Thomas and Thomas Avantt – Backyard Casting Review

Avantt

As might have been expected from my last post on the Thomas and Thomas (T&T) Avantt, I ordered one in six-weight with fighting butt and aluminum reel seat.

Once I got it from Emerald Water Anglers (EWA), I looked over the rod and saw the fit and finish was even more impressive than observed in the casual inspection in the store.

The rod is delivered with plastic covering the cork and a silver T&T cigar band. I know of only one other rod maker that covers their cork like that – Scott, and no one else that has a band on the cork. Protecting the cork may be a small thing but it certainly speaks of craftsmanship and pride. The unlocking reel seat is a wide band with the T&T insignia, classic and very refined.

Reel Seat

This rod is so beautiful it could be mounted on a wall for display. But that’s not why I bought it.

I wanted to get a bit more of backyard casting to better understand the rod – this time with lines I was familiar with and had actually fished.

I used a Rio InTouch Gold, Rio Coastal Quickshooter (CQS), and a Rio InTouch Outbound (OB) Floating – all in six weight, along with a 7.5 foot Umpqua practice leader in 3X.

I’ll say right up front, this rod cast well with all the lines I cast – both up at EWA and in my backyard; that’s not something true of every rod. At this point, I’m not sure what I’d say was my favorite – might depend on where I’m fishing, so more on that in a future post.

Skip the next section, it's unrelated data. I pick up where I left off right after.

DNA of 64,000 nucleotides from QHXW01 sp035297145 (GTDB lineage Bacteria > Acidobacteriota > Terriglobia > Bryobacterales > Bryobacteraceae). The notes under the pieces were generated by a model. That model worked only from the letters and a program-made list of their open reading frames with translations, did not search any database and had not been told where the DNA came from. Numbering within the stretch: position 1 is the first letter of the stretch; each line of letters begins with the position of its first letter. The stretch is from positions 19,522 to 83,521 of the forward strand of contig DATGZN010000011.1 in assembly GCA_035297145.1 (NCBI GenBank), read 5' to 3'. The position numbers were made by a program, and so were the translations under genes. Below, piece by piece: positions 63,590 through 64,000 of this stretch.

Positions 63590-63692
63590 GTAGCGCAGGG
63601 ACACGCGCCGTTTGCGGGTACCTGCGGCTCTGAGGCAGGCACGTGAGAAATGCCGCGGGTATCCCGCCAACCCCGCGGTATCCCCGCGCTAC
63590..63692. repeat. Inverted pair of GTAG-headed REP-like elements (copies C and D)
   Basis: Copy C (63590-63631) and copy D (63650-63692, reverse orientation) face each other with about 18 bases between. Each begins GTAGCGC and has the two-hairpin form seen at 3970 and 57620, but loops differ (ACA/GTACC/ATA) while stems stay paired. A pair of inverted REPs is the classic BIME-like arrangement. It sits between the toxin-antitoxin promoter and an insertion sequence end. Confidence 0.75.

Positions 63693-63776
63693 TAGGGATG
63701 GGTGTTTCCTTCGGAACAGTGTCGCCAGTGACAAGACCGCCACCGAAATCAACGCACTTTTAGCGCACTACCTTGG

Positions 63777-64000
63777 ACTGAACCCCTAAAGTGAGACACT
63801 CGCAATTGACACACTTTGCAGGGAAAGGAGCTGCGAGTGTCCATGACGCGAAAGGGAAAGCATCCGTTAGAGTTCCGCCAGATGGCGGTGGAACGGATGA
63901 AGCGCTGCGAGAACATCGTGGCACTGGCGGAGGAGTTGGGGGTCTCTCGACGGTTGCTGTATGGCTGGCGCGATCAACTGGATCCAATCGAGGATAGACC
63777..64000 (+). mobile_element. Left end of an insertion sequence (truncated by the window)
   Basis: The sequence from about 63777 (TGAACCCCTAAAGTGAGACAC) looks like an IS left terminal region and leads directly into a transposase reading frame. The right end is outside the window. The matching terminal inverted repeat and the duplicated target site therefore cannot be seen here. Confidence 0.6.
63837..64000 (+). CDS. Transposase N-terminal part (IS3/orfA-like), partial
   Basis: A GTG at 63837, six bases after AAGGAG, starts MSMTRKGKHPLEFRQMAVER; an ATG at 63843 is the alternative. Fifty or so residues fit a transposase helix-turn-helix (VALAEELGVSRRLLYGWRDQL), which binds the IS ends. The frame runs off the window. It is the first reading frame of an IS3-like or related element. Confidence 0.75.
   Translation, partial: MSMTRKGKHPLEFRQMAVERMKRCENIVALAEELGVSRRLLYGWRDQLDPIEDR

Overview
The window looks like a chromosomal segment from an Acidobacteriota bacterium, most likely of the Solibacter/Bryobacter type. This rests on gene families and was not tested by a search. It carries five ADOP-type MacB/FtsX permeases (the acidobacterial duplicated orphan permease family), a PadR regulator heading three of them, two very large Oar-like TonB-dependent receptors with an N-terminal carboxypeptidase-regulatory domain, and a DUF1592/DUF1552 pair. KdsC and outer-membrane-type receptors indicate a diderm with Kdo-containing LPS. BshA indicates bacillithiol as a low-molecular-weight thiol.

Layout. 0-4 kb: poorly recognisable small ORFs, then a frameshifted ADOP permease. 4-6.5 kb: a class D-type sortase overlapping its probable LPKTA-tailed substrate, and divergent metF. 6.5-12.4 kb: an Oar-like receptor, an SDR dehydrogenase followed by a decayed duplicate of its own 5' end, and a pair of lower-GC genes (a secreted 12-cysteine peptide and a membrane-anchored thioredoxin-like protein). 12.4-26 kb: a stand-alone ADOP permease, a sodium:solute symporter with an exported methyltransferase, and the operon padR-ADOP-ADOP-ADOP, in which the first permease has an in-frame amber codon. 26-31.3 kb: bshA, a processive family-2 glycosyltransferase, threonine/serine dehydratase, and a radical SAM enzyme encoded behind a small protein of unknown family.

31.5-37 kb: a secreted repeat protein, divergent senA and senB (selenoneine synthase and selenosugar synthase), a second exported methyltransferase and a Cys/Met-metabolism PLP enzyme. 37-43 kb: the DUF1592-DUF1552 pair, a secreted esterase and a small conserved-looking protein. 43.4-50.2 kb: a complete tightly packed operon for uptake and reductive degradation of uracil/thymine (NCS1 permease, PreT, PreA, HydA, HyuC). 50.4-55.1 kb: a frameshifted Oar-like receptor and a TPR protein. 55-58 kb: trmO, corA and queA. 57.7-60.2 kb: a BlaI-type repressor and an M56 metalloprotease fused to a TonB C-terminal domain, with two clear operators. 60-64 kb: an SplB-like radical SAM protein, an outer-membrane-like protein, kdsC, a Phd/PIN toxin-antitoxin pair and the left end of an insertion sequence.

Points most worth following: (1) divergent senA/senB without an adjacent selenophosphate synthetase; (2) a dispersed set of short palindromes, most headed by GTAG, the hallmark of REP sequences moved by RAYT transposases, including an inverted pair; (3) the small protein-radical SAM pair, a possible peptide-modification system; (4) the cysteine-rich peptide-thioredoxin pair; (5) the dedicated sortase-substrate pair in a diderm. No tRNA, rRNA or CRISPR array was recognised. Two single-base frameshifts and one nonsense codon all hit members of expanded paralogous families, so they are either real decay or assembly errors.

Given I wasn’t taking anyone’s time but my own, I used my standard approach in casting a new rod. I’ve grown wiser and no longer strip off line almost to the backing and try to cast for the bleachers.

I set up my soccer cones in the backyard at distances of 24, 32, 40, and 48 feet, all of which, perhaps not surprisingly, correspond to my fence posts; those lengths represent casts from a bit over twenty to almost fifty feet where most fishing is done on the beach (or chasing trout on rivers).

As I observed when casting with Dave McCoy at EWA, this casts nicely off the tip with about five to six feet of line out. With this amount of line, casting was more about watching the tip and varying casting speed to see how loops were forming. Very nice.

At 24 feet, I found I was accurate with all three lines, though only the CQS and OB had enough mass out to let me feel the line loading. I had to watch the Gold to see how my cast was doing. At the distances beyond 24 feet out to 48 feet, casting was easy with good line feel and I was accurate all distances.

Transition down the taper was smooth as the casts lengthened, but most of the loading is in the upper third of the blank as would be expected with a faster action rod.

In addition, I was looking for any tip collapse with the heavier shooting lines at distance, and that included casts beyond 48 feet. There was none, as I suspected given the stiff tip, making this a great rod for casting heavier lines and flies in the typical conditions on Puget Sound beaches; this rod will also work on windy afternoons on Montana rivers.

I spent some time casting the Gold with different speeds and stroke lengths to see if the rod favored any particular type of cast or under what conditions a cast would fail. From beginner-type overpower casts to slow and easy casts (with a double haul) the rod was accurate and I was able to hit the target area I set up.

This is one sweet rod.

The next step is to take it fishing. I’ll report on that in a future post.